It gives me great pleasure to introduce you to the amazing Ndjerareou family, currently in France on a home exchange. This well-traveled family is staying in another families home, while theirs is being used by a different family. Yes folks, this is possible and Sarah is going to share all the details with you today.
As most of you know, we just finished a 10 month stay in a French village. There is so much in this post that we can relate to, it makes me homesick for the south of France. And their commitment to family, community and enjoying the local pleasures makes me want to park this RV right here in the middle of the French Alps and never move. Connecting on a deeper level as we travel not only benefits our family, but the world.
It also allowed us to do more than simply consume the scenery and truly adjust to living the culture.
As a family we love to host dinners and guests especially when we can give them a different cultural experience.
Grab a cup of coffee, a comfy seat and get ready to be inspired.
Introduce us to the people you live with?
Our family is Nathanael, my husband who is originally from Chad, Africa, myself a missionary kid from Africa and our two children. Sophia (11) Isaac (4). We’ve had the privilege of traveling with our children to Africa, Europe and Asia but this is the longest stint we’ve done outside the US as a family of four. Honestly, we all feel incredibly blessed to have a family invite you to stay in their home while they either stay in yours or as in our case visit another part of the world. We realize we’ve discovered a very special community that values the gift of travel as much as we do. Sophia is our adventure loving girl, she enjoyed cliff jumping with Dad at the Gardon River in town, she thrives on change and loved learning to live in a new culture. Speaking limited French was probably hardest for her but we loved watching her grow through the unique challenges. She made friends where ever we went even if she relied on Google Translate. Isaac is more of my home body and so this was the best of both worlds for him, almost every night we returned to the same place with swings and toys. He also adored caring for the families two cats and two turtles. We are a family of two extroverts and two introverts, this means you have to find a balance between everyone’s rhythms. One of the gifts of spending the summer in a place is that you don’t have to hurry, we had the gift of time which is huge when you’re traveling with a four-year old. It also allowed us to do more than simply consume the scenery and truly adjust to living the culture. Living in a home is ideal for families, there are so many comforts that make the transition easier for everyone. Our hosts give us detailed instructions on local life, their home and area. Details like bikes, wifi, a yard and everyone having their own room have made it a treat. We were a little nervous about being away from friends but pet sitting helped a bit with the lonely days and we made friends in our village. We even hosted a dinner with Nathanael’s host family from his time in France 25 years ago. Meeting their families was very special. Nathanael and I have grown up very nomadically and for us this was a chance to introduce our family to the world in a similar way we experienced it.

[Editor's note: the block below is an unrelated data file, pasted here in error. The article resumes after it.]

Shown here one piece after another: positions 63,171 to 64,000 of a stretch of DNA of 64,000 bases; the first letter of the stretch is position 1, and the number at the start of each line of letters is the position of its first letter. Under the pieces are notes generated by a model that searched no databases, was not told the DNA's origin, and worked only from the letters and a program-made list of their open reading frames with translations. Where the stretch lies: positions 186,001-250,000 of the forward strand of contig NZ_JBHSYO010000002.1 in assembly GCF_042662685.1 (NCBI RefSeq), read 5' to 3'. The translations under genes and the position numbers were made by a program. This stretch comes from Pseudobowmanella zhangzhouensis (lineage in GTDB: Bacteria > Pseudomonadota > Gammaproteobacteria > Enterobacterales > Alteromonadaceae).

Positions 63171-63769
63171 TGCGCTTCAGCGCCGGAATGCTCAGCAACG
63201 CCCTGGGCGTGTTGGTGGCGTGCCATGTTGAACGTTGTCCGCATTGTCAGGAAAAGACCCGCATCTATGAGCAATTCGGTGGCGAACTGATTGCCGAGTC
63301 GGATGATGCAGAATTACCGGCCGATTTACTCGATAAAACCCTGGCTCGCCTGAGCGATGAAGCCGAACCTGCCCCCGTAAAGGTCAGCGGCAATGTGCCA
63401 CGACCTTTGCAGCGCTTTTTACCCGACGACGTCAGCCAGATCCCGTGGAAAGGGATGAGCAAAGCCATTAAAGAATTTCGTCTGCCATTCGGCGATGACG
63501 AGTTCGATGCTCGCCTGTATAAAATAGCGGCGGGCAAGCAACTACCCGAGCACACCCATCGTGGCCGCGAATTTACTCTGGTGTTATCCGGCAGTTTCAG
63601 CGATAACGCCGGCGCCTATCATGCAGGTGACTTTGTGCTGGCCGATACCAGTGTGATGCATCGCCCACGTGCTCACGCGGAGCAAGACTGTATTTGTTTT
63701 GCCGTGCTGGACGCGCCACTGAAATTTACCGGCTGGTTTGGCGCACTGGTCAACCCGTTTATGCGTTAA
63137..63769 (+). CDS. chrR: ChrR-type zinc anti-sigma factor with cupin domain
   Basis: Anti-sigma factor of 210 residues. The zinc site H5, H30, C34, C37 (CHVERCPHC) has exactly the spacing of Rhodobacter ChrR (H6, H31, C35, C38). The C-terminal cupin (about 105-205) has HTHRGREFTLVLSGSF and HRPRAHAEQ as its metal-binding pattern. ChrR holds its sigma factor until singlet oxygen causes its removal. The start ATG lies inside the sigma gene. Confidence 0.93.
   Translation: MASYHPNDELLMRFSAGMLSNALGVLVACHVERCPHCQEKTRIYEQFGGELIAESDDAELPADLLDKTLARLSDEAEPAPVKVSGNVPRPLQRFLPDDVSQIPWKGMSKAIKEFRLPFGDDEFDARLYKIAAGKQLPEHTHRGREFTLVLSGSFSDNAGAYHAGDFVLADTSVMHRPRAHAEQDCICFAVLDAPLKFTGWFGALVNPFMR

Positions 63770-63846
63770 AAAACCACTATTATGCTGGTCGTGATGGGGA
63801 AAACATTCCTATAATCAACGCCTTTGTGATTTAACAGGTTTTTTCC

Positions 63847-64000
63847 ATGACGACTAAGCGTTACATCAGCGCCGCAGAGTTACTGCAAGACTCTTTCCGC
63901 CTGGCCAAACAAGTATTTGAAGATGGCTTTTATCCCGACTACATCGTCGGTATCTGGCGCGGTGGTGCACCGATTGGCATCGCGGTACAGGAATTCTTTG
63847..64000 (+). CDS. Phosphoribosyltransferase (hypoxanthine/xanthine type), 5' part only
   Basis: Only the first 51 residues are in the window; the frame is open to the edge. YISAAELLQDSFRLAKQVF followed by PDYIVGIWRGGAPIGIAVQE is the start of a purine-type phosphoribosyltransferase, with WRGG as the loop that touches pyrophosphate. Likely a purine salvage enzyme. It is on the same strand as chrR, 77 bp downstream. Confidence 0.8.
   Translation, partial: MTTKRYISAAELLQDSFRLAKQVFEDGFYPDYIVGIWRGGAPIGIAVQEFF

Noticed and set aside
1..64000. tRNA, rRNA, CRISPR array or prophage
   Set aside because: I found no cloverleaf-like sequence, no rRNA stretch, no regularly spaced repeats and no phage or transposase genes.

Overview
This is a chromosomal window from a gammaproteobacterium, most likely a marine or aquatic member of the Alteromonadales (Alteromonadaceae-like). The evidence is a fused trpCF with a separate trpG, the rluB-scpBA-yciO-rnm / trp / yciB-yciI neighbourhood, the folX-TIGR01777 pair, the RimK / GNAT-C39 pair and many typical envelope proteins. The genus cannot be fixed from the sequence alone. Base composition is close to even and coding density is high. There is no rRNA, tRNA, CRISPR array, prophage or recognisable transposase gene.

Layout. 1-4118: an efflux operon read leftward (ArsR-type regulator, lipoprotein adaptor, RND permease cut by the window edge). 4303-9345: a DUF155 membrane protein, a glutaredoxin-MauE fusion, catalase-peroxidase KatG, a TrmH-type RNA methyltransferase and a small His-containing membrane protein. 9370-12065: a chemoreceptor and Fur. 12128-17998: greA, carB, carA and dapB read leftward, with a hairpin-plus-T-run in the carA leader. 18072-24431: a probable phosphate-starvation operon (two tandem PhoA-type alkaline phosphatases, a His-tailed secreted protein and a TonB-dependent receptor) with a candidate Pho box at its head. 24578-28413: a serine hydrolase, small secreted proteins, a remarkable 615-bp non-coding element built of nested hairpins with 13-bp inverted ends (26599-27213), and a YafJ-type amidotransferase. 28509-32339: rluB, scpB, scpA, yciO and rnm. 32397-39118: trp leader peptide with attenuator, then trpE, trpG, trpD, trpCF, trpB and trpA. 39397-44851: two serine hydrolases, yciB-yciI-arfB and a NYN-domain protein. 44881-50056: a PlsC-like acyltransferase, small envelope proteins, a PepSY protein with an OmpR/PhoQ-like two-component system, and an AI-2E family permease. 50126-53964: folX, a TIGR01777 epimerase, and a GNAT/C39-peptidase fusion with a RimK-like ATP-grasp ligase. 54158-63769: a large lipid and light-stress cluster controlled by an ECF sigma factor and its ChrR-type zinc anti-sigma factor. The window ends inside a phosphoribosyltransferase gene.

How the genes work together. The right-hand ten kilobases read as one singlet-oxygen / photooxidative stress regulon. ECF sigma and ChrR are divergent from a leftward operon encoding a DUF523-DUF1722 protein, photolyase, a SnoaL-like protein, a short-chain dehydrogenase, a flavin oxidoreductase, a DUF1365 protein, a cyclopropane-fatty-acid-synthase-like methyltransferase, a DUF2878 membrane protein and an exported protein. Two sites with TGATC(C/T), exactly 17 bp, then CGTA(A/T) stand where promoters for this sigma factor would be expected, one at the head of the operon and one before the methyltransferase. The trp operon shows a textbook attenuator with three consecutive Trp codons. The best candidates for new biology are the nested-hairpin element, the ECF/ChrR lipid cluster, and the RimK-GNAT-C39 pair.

Where are you in the world and what are you living in?
We spent the summer living in a family’s home in an ancient village in the south of France. We lived 10 minutes from the Pont Du Gard an ancient Roman Aqueduct. The river runs through our village which was a short walk from our home on the edge of sunflower fields and vineyards.
Why did you choose to live in your current arrangement?
What do you do to personalize your unique (less traditional) living situation?
Tell us your favorite and least favorite room in your space and why?
What is the biggest misconception you had about your current living situation before you started living in it?
What is the one household item you carry with you every time you move or the one item you cannot live without?
What do you miss most about permanent, stationary, traditional living?
Giving the experience to others, hosting. Our family needed a sabbatical from our busy lives and volunteer work. It was delicious to spend the summer with just us. We really needed to play, read, have long evenings with our kids and all the adventure in between. As a family we love to host dinners and guests especially when we can give them a different cultural experience. Maybe next year we’ll invite some friends? I think it would be ideal for our kids if they could share this experience with another family or two, plus it’s how we come together and serve as a family.
What is the one item your children carry with them to make their unique (less traditional) home more comfortable?
My son has a monkey and a beloved blanket, my daughter has a favorite bear, both are well-traveled. We also take an anthology of favorite children’s stories given to me by a fellow nomad no matter how old they get they love this routine.
Do you have a pet joining you in this journey? If so, has this been complicated? Any advice?
What is your best resource to find items you need for your place?
If you could only have one of the following in your home which one would it be and why?
If you were to compare your unique (less traditional) home decorating style to a kitchen appliance or gadget what would it be and why?
How do you keep traditions alive for your family in your unique living situation?
Growing up in Africa, my family began singing a family prayer before Sunday dinner to ground us in our family traditions. In France, my husband taught us a French prayer to be sung before our evening meal. It’s one of the many ways our faith and shared values align despite coming from different cultures.